Valley Bounty, May 10, 2014: Rhubarb

Rhubarb thrusts eagerly out of the earth, as ready for spring as the rest of us. Of course it goes well with strawberries—and lucky you if you still have strawberries in your freezer. If not, rhubarb can bridge the gap to local fruit all by itself. The rhubarb recipe roundup below includes options both savory and sweet, mostly from local food writers. Yes, we have pie and cobbler, but also a rhubarb and beet salad, rhubarb lentil dal, and rhubarb lamb stew. Plus cocktails!

By Margaret Christie

Rhubarb Drinks: I like a rhubarb simple syrup in a cosmopolitan. You can skip the alcohol, too, and just mix it with seltzer. If you don’t want to make your own rhubarb syrup, try the delicious Rhubarb Rush from Bug Hill Farm in Ashfield—their list of markets and retail outlets is here.

Here’s a whole collection of rhubarb cocktail ideas.

Beet and Rhubarb Salad: This recipe comes from the UK. I like the idea of roasted rhubarb, beets, and Gorgonzola cheese, but will simplify the recipe when I make it, dropping the caster sugar and pomegranate molasses and substituting maple syrup and maybe a little balsamic vinegar on the rhubarb while it roasts.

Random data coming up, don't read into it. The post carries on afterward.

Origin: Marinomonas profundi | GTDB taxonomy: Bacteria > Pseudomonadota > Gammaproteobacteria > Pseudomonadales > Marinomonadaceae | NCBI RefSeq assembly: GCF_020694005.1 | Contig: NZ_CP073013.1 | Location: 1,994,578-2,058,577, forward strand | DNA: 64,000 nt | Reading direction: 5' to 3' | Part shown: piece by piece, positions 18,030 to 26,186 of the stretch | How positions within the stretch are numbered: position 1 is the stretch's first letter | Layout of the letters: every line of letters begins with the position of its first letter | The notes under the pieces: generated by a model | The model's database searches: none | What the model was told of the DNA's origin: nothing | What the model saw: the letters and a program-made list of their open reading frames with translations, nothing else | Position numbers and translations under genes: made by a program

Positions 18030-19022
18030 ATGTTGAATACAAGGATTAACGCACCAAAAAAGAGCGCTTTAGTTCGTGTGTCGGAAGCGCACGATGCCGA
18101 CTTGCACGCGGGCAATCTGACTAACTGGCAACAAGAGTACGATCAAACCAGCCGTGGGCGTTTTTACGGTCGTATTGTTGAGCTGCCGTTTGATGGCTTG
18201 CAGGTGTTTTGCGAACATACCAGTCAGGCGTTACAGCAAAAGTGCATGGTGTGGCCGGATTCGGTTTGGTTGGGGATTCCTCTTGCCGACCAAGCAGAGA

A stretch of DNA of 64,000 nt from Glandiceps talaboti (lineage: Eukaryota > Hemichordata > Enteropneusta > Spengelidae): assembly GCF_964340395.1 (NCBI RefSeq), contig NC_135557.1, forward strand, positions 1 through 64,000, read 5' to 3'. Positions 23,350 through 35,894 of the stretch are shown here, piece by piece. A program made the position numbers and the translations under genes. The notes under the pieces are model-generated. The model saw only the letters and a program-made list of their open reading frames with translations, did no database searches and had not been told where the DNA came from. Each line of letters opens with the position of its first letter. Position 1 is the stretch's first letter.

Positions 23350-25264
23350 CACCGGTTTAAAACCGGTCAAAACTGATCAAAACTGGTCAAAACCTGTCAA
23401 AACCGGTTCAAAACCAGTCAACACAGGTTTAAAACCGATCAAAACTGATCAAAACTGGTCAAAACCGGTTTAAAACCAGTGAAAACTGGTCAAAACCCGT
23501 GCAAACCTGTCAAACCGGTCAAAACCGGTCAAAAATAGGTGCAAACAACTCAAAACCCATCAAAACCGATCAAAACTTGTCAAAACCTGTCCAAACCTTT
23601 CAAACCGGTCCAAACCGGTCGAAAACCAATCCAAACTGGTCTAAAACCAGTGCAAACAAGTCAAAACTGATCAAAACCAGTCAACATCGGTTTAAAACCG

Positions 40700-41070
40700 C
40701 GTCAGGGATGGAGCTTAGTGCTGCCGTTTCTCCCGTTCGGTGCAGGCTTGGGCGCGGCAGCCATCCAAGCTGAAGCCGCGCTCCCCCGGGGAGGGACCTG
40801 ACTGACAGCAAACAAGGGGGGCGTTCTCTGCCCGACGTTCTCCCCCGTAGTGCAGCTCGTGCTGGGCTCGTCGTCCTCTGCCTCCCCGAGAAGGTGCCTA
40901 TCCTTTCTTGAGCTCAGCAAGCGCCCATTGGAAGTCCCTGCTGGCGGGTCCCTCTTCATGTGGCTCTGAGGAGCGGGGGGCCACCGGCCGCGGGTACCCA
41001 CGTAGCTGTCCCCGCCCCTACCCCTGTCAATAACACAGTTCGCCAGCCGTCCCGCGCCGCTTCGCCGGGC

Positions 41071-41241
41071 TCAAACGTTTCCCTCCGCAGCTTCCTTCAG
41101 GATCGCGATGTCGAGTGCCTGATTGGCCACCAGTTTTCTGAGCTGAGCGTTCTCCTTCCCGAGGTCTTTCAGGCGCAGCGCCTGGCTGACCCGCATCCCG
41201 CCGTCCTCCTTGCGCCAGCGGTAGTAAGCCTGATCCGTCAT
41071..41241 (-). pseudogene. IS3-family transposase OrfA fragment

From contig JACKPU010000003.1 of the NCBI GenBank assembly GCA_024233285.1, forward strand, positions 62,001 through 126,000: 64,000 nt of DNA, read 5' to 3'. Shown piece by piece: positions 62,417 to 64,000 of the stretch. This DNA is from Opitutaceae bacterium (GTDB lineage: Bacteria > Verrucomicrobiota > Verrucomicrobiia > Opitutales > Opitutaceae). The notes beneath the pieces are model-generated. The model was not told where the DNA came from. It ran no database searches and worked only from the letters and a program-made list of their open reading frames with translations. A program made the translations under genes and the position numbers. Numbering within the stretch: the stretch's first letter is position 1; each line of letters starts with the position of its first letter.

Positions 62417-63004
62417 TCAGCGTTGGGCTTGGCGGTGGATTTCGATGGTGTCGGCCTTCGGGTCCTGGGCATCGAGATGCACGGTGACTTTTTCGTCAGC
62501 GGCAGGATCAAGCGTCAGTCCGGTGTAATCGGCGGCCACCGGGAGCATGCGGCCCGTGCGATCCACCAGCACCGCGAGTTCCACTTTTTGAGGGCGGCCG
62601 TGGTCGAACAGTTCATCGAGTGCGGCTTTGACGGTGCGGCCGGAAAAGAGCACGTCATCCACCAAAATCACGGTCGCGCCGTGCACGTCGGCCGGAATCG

Persian Lamb and Rhubarb Stew from Leyden Glen Lamb

Savory Rhubarb Lentil Dal from Happy Valley Locavore, the super local foods blog written by Meggin Thwing Eastman

Rhubarb Ginger Pie from Berkshire-based food writer Alana Chernila’s blog, Eating from the Ground Up


My very own Rhubarb Cobbler recipe. This dessert is on regular rotation in our house in May. It’s one of those recipes that is more than the sum of its parts, especially made with good local eggs and nutty whole wheat pastry flour. I use a recipe from the Better Homes and Gardens New Cookbook that I was given when I was twelve.

1 cup flour
2 tbs. sugar
1.5 tsp baking powder
¼ tsp salt
¼ cup butter
¼ cup milk
1 egg

Fruit Mixture
4 c rhubarb, cut into roughly 1 inch pieces
1 tbs water
1 tbs butter
1 tbs cornstarch
¼ tsp cinnamon
1 cup sugar

Put all the fruit mixture ingredients in a pot and heat (gently at first) to boiling; boil for about a minute. You can certainly decrease the sugar, to taste, or substitute honey or maple syrup. You can also leave out the cornstarch.

Mix the flour, sugar, powder, and salt. Cut in the butter. Add the milk and slightly beaten egg and mix just until batter is moistened.

Pour the fruit into an 8×8 ovenproof dish. Drop the topping mixture on top, forming biscuit-like blobs. Bake at 350° until biscuits are golden brown.

You can substitute almost any fruit for the rhubarb, just vary the sugar according to the sweetness of the fruit.